Arising from the author’s experiences as a high school teacher, and now teacher educator and education researcher, this article is motivated by concerns to do with ‘good’ schooling practices in connection with Indigenous education in Australia. More specifically, the paper critically considers the enduring and worrying influences of ‘Aboriginal learning style theory’, alongside considering the possibilities of culturally responsive approaches. While interest in culturally responsive schooling is growing, the argument put forward here is that concomitant with these efforts, more attention needs to be invested into teasing out how and why this approach differs from learning styles in significant ways, such as by focusing on the socio-political consciousness of students in schooling. Thus, a deeper engagement with the cultural politics of education itself may make a useful contribution to the changes needed if education practices are to genuinely move beyond attempting to ‘fix’ the Indigenous ‘problem’.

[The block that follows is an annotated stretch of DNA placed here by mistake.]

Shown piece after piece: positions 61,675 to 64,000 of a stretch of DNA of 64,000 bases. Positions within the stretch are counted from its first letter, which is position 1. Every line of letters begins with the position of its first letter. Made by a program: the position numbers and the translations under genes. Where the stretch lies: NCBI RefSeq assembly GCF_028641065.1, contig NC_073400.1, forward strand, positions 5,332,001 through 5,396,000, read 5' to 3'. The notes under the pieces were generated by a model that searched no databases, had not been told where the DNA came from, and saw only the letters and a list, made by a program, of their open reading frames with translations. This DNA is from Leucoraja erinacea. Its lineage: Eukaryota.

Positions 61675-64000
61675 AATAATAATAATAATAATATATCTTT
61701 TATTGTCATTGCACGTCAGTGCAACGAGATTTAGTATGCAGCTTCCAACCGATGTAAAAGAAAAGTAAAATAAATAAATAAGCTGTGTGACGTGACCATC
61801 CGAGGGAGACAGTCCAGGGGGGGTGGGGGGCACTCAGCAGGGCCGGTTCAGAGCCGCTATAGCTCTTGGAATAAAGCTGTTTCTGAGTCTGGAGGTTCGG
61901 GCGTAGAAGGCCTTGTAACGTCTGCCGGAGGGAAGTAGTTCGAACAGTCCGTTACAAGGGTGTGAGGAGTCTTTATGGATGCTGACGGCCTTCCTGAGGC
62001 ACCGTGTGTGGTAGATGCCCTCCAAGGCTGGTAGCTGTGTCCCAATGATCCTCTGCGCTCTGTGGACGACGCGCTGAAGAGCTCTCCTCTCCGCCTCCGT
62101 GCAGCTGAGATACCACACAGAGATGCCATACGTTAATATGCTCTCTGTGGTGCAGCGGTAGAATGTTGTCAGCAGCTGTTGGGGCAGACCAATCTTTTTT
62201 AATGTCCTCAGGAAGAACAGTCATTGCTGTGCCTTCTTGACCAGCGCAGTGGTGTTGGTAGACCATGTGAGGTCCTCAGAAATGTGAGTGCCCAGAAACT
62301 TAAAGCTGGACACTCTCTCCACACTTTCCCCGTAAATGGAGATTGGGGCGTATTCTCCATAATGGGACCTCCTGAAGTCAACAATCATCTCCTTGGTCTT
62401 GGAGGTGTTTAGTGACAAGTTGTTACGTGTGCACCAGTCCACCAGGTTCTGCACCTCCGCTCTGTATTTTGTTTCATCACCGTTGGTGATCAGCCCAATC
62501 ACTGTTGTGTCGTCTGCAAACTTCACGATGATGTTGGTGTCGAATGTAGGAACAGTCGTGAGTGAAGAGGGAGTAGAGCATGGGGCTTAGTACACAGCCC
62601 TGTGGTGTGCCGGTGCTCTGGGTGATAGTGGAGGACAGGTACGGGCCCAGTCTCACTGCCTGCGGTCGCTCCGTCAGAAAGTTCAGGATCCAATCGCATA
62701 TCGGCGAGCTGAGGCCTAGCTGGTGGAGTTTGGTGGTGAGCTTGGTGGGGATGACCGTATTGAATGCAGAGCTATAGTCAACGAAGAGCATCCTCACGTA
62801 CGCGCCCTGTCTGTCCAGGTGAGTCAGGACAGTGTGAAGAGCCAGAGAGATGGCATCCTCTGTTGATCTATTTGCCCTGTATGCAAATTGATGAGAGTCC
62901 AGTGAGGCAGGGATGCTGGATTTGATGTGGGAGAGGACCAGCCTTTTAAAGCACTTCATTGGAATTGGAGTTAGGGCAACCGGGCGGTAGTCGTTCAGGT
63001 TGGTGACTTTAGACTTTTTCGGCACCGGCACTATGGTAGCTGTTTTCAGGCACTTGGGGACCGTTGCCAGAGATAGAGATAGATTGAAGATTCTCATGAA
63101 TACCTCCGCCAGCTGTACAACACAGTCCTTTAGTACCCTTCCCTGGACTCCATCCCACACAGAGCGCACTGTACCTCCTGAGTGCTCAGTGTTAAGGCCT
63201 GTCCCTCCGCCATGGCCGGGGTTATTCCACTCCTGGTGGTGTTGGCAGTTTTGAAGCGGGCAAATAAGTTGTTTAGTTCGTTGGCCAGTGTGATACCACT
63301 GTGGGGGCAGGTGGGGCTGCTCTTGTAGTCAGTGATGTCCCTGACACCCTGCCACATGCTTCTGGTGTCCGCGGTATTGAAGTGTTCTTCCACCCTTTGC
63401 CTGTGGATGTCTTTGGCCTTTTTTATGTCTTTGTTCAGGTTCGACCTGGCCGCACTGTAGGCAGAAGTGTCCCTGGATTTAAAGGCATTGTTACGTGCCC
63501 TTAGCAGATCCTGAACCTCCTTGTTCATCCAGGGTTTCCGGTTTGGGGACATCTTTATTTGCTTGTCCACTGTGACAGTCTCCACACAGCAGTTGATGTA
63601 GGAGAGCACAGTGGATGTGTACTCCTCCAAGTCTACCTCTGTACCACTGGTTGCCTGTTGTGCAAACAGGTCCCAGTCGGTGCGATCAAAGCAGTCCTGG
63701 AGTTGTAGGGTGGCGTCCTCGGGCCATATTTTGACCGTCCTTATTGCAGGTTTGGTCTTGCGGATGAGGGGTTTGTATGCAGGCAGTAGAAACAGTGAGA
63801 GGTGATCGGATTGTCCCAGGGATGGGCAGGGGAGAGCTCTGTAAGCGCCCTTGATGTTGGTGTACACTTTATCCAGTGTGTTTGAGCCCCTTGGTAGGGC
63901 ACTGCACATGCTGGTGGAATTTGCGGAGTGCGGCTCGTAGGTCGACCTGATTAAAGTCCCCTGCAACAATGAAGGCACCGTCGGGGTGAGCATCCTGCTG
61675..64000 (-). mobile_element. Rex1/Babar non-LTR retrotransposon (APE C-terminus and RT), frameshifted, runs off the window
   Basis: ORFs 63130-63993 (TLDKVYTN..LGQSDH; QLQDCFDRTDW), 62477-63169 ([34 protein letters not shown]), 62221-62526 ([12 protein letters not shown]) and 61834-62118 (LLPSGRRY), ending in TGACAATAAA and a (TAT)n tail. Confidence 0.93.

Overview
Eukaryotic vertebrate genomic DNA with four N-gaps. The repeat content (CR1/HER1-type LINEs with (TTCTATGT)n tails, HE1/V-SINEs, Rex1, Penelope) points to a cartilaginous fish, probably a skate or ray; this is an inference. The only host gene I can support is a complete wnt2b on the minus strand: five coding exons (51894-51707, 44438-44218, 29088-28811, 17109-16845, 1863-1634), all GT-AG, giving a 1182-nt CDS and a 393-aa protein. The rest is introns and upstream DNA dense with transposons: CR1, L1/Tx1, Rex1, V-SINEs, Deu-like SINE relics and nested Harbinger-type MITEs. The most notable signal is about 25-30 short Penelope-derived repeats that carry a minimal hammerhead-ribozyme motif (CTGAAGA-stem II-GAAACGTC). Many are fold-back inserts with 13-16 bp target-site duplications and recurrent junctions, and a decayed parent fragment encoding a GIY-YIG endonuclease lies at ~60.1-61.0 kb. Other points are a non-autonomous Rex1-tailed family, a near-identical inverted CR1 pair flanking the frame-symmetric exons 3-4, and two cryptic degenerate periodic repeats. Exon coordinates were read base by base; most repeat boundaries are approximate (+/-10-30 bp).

‘Aboriginal Learning Style’ and Culturally Responsive Schooling: Entangled, Entangling, and the Possibilities of Getting Disentangled.
Australian Journal of Teacher Education, 43(8).